Products free of trans fat are rapidly appearing in supermarkets snack aisles, but the fried chicken and french fries to go usually are cooked in shortening or oil containing trans fat.
"Unfortunately, the restaurant industry has almost become addicted to them because it's sort of the cheap and easy thing to do," said Dr. Walter Willett, a Harvard University nutrition expert. "There now are alternatives that are available, and restaurants just need to take their customers' health to heart."
The government started telling people in January to eat as little trans fat as possible. Studies have linked it to higher risk of heart attacks. It also has been shown to raise bad cholesterol and, unlike saturated fat, reduce good cholesterol.
To find trans fat, look for the word "hydrogenated" in the list of ingredients on a food label. Hydrogenation is the process of turning liquid vegetable oils into hardened fats — think shortening or margarine.
Harder fats give pie crust and other baked goods their delectable texture. These fats also are durable. They stand up to high temperatures and last long enough to fry multiple batches of fries, chicken, fish and onion rings.
Beginning next year, trans fat must be listed on food labels, helping shoppers who have had to hunt through the ingredients. The labeling requirement has driven the development of trans fat-free cookies, crackers, chips and other foods.
For restaurants, which provide one in every five meals in the country, there is no such requirement. Restaurants are only now beginning to take trans fat off their menus.
"They're in places where you wouldn't expect to find them, like in oyster crackers. We went through a ton of oyster crackers," said Roger Berkowitz, president and chief executive of Legal Sea Foods.
An East Coast chain of 30 restaurants, Legal Sea Foods has eliminated trans fat from its menu, switching to a trans fat-free vegetable oil and finding a manufacturer that precooks french fries without using trans fats.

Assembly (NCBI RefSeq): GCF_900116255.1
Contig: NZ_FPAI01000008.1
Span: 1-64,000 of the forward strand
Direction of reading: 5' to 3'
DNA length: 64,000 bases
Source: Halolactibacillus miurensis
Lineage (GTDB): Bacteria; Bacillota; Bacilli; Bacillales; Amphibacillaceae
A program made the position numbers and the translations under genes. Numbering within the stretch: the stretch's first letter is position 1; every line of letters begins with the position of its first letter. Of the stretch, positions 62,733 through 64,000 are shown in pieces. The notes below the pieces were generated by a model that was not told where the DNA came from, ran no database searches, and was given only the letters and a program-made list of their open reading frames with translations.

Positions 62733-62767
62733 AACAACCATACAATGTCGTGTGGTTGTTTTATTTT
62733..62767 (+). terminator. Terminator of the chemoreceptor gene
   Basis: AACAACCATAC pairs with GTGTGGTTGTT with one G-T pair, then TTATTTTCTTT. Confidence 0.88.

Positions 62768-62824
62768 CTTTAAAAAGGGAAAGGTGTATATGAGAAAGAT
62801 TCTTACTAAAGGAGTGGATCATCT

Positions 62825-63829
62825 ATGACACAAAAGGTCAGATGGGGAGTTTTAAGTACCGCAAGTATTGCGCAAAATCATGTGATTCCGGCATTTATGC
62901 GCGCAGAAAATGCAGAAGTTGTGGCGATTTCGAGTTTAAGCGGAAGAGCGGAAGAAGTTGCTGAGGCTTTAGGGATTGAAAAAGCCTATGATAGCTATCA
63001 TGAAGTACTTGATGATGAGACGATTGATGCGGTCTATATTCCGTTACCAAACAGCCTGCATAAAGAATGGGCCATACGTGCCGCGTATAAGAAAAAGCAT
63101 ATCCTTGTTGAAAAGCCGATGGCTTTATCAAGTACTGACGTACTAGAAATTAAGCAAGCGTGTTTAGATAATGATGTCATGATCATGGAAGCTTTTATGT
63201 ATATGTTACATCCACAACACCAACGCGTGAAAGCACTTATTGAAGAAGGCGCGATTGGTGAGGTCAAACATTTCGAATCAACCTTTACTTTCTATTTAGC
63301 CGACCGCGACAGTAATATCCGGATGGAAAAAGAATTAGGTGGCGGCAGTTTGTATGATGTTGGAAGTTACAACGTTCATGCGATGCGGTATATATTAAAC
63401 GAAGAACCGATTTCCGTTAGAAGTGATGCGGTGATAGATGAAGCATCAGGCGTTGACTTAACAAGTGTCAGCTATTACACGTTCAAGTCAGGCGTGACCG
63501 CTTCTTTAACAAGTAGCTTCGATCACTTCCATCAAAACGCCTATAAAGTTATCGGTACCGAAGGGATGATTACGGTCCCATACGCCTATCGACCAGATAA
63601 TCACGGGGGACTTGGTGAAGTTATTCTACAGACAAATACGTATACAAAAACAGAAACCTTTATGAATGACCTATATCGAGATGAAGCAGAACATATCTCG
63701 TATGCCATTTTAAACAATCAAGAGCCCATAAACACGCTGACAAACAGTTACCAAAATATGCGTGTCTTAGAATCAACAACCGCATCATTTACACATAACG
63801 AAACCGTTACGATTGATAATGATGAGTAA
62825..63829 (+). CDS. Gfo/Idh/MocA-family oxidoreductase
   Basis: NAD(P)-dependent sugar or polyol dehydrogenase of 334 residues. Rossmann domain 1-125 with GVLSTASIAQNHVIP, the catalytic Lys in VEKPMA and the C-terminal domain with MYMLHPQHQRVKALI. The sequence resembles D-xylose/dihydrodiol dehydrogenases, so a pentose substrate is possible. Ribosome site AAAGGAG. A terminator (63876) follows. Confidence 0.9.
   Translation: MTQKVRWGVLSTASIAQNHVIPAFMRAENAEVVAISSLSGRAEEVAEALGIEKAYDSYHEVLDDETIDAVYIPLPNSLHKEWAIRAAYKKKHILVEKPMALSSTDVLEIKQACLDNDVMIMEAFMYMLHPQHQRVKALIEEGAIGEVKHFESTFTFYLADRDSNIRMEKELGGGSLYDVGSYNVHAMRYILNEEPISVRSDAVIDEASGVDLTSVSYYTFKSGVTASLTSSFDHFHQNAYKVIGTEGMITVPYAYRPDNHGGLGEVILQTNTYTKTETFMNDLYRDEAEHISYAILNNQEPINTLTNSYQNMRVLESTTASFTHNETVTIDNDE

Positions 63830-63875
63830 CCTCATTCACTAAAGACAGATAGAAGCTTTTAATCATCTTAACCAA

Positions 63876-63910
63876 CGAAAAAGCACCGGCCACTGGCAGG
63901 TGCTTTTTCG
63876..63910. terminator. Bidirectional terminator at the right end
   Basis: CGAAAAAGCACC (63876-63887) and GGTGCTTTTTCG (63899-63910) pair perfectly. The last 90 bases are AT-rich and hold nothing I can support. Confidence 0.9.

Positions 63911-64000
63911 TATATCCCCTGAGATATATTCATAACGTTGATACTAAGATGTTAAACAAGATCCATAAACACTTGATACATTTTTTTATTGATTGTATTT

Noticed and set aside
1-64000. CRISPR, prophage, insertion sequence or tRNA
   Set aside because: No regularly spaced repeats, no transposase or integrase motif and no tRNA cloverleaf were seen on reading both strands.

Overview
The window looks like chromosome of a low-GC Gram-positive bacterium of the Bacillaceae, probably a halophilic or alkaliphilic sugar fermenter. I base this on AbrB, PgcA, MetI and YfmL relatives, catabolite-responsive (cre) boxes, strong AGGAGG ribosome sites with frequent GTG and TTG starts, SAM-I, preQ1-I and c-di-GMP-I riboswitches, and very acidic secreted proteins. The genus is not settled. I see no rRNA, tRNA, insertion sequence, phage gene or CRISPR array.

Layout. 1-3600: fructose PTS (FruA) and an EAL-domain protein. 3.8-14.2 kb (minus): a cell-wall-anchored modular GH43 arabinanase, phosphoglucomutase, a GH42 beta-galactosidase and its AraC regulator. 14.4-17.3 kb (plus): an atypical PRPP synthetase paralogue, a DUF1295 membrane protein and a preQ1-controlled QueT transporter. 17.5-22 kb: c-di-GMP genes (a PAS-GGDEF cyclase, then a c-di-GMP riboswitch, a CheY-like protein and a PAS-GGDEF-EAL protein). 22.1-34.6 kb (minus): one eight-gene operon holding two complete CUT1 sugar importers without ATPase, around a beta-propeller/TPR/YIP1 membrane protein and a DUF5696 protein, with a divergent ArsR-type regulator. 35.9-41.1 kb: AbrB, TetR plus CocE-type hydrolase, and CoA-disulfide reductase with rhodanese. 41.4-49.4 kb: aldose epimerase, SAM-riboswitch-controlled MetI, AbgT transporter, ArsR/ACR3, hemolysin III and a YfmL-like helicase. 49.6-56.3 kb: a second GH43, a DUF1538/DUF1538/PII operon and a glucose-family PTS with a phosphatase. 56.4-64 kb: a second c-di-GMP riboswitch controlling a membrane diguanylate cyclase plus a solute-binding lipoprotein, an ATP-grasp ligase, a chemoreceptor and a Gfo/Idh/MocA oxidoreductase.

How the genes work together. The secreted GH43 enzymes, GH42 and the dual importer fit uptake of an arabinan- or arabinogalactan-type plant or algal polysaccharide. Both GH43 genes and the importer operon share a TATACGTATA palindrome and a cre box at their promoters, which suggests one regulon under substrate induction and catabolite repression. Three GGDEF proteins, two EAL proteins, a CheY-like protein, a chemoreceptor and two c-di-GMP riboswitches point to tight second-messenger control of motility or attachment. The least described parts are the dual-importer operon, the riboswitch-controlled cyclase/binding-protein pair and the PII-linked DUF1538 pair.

Fries present one of the toughest challenges. They usually arrive at restaurants blanched, or precooked, in oil with trans fats. So even if a restaurant has switched to a healthier oil, french fries can still have trans fat. But manufacturers are starting to offer trans fat-free fries.
The Ruby Tuesday's chain is asking its suppliers to remove trans fat and has switched from hydrogenated soybean oil to trans fat-free canola in its more than 700 restaurants, spokesman Perrin Anderson said.
Making the switch is not cheap. Yet it is not terribly expensive, either, said Kelly Brintle, senior vice president at food service supplier Ventura Foods of Brea, Calif., which sells a trans-fat free oil.
The switch probably adds a penny to the cost of an individual order of french fries, Brintle said.
"It's a matter of us getting the operator out of the mentality of expecting always just the lowest cost," he said.
Some believe the government did not go far enough on trans fat in the dietary guidelines made public last month.
The Washington-based Center for Science and the Public Interest has petitioned the Food and Drug Administration to require restaurants to disclose their use of trans fat.
Doctors and scientists who developed the recommendations for the dietary guidelines set a specific trans fat limit: People should consume 1 percent or less of their calorie intake.
But when the Agriculture and Health and Human Services departments issued the guidelines, they changed that to keeping consumption "as low as possible."
"I think their feeling probably was that it would be hard to do it right away. They want trans fat to be dropped, but they want to give food companies, particularly baked goods companies, time to switch this around, get the level down below 1 percent," said Dr. Xavier Pi-Sunyer, a members of the guidelines panel who directs obesity research at St. Luke's-Roosevelt Hospital in New York.
Until restaurants eliminate trans fat from their food, another doctor on the panel offered these suggestions: "Don't order deep-fried foods. Order things like broiled fish, chicken breast, lean red meat," said Dr. Penny Kris-Etherton, a nutritionist.
That's a tall order considering the public's tastes.
The fastest-growing restaurant food last year, according to Harry Balzer of the consumer research firm NPD Group, was fried chicken.